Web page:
Are fallen angels the better part of high yield?

Ford

From a bond investor’s point of view, does the meaning of “speculative grade” remain the same no matter how the bonds got there? Or does the path matter? One certainty is that every credit story is unique and full of nuances, but these questions might be valuable to ask when looking at diversified portfolios of high-yielding credits.

The performance of fallen angel high-yield bonds is something we were curious about. Thirty years ago, most high-yield bonds were what are now called fallen angels — once investment-grade issues that were downgraded to speculative grade. The leveraged finance industry has changed everything. Today, the majority of the high-yield universe is populated by bonds that were issued originally as subinvestment-grade debt.

Fallen angels issuers, when compared with most other high-yield borrowers, have tended to be typically larger, more mature companies with well-known brand names and/or significant market share (i.e. Ford, Sprint, Weyerhaeuser, El Paso and J.C. Penney). We looked at the average equity market capitalizations of fallen angel issuers vs. all high-yield issuers included in the Bank of America Merrill Lynch (BAML) high-yield debt indexes and found that the average equity market capitalization of the fallen angels was $18.5 billion, vs. $5.2 billion for the broader index as of May 10.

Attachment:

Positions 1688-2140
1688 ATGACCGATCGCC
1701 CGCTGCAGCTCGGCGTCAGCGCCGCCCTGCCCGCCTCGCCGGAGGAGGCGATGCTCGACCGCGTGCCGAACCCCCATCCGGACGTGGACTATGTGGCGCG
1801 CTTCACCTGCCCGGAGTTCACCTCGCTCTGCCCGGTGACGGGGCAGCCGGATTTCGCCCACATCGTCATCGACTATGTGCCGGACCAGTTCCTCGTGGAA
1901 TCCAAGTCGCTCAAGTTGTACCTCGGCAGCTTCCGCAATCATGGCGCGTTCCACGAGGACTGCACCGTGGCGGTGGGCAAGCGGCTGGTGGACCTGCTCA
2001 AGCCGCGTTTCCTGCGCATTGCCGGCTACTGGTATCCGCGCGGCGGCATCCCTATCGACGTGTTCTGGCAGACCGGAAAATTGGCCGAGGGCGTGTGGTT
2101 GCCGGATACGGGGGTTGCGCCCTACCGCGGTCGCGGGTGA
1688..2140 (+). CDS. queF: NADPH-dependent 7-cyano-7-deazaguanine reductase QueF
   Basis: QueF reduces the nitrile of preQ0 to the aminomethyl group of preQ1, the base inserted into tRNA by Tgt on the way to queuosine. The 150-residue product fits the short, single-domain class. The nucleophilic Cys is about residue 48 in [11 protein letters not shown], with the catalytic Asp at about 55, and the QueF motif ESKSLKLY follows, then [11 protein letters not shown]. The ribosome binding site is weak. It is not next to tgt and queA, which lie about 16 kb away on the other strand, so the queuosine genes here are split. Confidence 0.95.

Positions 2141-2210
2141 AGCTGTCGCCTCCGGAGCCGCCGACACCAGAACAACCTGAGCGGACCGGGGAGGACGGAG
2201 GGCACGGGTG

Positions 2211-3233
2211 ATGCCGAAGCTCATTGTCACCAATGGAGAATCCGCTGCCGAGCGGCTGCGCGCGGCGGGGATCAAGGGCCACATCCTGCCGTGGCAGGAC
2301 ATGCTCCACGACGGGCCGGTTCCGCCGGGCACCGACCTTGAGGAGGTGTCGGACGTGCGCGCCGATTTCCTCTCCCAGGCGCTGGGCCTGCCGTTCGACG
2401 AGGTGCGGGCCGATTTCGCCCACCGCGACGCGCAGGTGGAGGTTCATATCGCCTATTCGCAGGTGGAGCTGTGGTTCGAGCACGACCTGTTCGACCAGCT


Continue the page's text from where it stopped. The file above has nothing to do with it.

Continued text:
For fallen angels as a catego ry, the returns appear to have been favorable in comparison with other high-yield subcategories. Over the last five-year and nine-year periods ended May 16, 2012, the BofA Merrill Lynch U.S. Fallen Angel High Yield index has generated annualized total returns of 9.3% and 11.37%, respectively. The BofA Merrill Lynch U.S. High Yield Master II Index has returned 7.63% and 9.70% annually over those same periods. The annualized outperformance of the fallen angel index is 1.66% annually over 5 years and 1.67% annually since the fallen angel index’s inception nine years ago. The fallen angel index was indeed more volatile over these two periods (8.63%/6.6% vs. 6.73%/5.14% for the broader high-yield index).